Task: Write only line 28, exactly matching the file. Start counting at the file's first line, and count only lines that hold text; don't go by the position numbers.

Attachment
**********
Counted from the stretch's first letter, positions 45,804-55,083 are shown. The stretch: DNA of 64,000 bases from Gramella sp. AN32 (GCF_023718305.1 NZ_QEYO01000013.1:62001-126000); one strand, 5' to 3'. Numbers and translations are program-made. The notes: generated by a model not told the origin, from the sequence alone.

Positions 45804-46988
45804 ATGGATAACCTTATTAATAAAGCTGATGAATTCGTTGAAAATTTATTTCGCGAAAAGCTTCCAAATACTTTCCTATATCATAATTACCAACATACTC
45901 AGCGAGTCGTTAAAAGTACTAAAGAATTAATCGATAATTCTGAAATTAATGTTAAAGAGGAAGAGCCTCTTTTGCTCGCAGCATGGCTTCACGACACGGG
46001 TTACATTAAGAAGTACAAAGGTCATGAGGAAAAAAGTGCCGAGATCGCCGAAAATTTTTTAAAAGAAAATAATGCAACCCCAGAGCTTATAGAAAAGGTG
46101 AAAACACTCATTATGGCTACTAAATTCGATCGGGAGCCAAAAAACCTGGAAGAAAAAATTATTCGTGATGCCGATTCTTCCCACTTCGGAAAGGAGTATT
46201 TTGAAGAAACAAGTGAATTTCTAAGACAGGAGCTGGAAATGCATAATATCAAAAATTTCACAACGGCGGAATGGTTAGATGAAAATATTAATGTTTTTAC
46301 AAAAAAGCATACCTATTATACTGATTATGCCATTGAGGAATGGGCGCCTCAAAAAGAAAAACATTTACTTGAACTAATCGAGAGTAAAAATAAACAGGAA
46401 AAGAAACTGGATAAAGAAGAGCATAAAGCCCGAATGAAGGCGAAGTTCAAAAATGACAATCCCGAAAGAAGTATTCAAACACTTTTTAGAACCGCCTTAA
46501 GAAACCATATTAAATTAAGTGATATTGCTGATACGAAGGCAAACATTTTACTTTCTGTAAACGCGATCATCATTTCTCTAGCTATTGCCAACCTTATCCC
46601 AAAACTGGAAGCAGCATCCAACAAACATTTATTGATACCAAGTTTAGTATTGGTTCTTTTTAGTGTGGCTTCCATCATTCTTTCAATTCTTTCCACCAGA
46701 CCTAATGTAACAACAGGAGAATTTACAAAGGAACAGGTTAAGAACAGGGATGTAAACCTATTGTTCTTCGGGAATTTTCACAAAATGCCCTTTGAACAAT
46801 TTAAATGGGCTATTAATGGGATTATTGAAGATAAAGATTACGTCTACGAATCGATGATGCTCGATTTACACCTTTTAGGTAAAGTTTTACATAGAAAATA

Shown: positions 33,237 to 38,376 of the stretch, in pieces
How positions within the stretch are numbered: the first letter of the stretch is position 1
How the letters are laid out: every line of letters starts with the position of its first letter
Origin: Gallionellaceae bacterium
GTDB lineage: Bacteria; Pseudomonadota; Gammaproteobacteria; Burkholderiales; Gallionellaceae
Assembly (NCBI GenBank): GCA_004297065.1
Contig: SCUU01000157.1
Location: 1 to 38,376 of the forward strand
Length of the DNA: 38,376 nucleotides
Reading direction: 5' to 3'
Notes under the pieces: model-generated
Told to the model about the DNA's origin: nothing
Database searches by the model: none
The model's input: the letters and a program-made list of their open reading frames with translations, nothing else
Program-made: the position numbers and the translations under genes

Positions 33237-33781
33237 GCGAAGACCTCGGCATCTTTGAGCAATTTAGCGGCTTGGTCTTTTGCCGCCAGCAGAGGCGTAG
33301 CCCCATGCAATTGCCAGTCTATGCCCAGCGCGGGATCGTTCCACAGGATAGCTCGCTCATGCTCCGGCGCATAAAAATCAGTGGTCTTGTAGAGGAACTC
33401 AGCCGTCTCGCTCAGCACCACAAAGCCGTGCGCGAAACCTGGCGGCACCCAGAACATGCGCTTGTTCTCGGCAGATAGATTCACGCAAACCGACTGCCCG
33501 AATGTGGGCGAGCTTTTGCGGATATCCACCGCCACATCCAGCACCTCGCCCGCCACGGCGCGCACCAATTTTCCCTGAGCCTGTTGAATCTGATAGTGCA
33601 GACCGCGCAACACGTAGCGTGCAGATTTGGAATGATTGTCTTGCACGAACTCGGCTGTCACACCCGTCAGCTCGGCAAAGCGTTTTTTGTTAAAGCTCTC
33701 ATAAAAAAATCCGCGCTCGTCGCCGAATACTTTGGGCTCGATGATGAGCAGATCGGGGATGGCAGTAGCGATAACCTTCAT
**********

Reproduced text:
Program-made: the position numbers and the translations under genes